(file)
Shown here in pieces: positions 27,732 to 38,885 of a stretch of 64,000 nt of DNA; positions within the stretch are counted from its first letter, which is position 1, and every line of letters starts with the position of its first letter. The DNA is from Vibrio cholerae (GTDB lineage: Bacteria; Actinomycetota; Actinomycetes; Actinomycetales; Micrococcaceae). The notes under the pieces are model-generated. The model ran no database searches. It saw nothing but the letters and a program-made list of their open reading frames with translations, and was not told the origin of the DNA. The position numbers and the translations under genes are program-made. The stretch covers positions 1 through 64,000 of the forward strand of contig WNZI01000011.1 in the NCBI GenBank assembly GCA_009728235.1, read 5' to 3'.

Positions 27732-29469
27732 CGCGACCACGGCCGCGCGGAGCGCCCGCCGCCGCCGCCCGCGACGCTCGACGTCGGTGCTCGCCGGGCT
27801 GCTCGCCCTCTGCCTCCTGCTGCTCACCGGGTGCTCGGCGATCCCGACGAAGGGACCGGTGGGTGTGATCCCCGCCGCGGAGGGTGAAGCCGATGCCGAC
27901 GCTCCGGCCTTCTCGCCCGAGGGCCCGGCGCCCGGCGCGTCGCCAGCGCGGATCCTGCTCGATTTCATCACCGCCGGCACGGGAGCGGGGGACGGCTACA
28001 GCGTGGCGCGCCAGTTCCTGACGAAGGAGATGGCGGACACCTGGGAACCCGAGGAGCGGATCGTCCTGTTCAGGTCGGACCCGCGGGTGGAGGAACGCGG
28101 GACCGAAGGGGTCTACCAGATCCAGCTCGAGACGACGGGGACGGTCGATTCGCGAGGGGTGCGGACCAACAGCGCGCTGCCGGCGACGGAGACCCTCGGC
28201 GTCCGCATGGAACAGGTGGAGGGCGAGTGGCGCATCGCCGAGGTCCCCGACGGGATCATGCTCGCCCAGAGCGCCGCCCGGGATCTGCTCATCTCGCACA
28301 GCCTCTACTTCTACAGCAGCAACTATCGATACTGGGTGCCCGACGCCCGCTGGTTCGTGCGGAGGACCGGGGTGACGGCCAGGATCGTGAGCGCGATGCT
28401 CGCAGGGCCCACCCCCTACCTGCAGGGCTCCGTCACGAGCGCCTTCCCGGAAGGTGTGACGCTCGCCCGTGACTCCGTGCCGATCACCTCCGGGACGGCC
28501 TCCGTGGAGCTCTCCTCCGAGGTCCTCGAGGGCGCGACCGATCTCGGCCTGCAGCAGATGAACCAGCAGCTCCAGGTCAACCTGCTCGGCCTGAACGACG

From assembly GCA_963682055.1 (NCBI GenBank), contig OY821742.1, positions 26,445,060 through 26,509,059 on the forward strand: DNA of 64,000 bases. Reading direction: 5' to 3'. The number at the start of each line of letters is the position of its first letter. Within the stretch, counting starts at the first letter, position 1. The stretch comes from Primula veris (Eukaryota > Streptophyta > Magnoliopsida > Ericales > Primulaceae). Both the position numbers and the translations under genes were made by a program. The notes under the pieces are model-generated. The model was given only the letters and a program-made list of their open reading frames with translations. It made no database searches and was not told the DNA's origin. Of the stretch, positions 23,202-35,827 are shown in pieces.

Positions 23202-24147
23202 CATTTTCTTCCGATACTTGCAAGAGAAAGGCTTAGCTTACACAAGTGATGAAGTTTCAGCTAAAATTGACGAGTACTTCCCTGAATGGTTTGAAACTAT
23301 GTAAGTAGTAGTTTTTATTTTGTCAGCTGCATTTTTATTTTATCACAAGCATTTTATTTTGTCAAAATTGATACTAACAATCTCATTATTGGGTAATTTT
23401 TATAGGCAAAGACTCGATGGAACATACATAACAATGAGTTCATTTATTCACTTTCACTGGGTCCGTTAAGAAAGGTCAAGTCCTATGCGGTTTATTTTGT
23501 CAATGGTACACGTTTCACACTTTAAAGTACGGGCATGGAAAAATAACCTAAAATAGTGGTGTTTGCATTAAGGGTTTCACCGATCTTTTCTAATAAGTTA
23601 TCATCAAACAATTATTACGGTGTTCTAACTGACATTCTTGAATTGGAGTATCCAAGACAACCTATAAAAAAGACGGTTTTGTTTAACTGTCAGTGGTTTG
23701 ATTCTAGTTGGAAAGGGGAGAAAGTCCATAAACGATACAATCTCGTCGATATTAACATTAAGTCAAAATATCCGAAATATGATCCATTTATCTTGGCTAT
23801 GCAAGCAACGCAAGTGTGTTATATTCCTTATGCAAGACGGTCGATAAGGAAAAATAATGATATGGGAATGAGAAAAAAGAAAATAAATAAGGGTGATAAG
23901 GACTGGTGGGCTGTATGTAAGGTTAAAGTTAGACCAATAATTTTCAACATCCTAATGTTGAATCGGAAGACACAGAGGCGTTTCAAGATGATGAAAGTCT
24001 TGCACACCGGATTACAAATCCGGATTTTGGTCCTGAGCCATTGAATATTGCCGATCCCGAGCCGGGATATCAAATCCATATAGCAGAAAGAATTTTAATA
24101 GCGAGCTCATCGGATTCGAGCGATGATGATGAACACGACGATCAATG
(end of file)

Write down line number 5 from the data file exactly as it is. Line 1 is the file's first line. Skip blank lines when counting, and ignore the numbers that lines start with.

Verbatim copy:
27901 GCTCCGGCCTTCTCGCCCGAGGGCCCGGCGCCCGGCGCGTCGCCAGCGCGGATCCTGCTCGATTTCATCACCGCCGGCACGGGAGCGGGGGACGGCTACA